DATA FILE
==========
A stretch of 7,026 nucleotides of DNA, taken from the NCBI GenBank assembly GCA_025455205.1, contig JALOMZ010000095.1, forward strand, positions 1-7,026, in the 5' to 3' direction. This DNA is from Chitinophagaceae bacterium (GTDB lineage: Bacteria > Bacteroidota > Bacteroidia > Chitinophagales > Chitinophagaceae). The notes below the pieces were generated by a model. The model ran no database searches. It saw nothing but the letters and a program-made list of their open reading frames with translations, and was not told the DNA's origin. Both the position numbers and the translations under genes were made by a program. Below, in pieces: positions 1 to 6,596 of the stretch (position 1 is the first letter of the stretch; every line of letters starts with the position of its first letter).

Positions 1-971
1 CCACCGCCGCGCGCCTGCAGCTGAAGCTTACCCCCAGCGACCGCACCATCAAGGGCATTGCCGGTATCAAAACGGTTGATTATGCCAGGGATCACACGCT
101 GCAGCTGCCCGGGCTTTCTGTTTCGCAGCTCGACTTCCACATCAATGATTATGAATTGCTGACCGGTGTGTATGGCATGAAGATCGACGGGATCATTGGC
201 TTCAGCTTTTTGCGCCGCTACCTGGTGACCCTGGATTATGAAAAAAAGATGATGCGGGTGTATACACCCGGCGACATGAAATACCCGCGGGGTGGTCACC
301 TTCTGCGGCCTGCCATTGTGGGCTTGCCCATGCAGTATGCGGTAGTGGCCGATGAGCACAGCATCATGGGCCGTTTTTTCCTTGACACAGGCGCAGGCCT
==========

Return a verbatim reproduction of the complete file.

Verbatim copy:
A stretch of 7,026 nucleotides of DNA, taken from the NCBI GenBank assembly GCA_025455205.1, contig JALOMZ010000095.1, forward strand, positions 1-7,026, in the 5' to 3' direction. This DNA is from Chitinophagaceae bacterium (GTDB lineage: Bacteria > Bacteroidota > Bacteroidia > Chitinophagales > Chitinophagaceae). The notes below the pieces were generated by a model. The model ran no database searches. It saw nothing but the letters and a program-made list of their open reading frames with translations, and was not told the DNA's origin. Both the position numbers and the translations under genes were made by a program. Below, in pieces: positions 1 to 6,596 of the stretch (position 1 is the first letter of the stretch; every line of letters starts with the position of its first letter).

Positions 1-971
1 CCACCGCCGCGCGCCTGCAGCTGAAGCTTACCCCCAGCGACCGCACCATCAAGGGCATTGCCGGTATCAAAACGGTTGATTATGCCAGGGATCACACGCT
101 GCAGCTGCCCGGGCTTTCTGTTTCGCAGCTCGACTTCCACATCAATGATTATGAATTGCTGACCGGTGTGTATGGCATGAAGATCGACGGGATCATTGGC
201 TTCAGCTTTTTGCGCCGCTACCTGGTGACCCTGGATTATGAAAAAAAGATGATGCGGGTGTATACACCCGGCGACATGAAATACCCGCGGGGTGGTCACC
301 TTCTGCGGCCTGCCATTGTGGGCTTGCCCATGCAGTATGCGGTAGTGGCCGATGAGCACAGCATCATGGGCCGTTTTTTCCTTGACACAGGCGCAGGCCT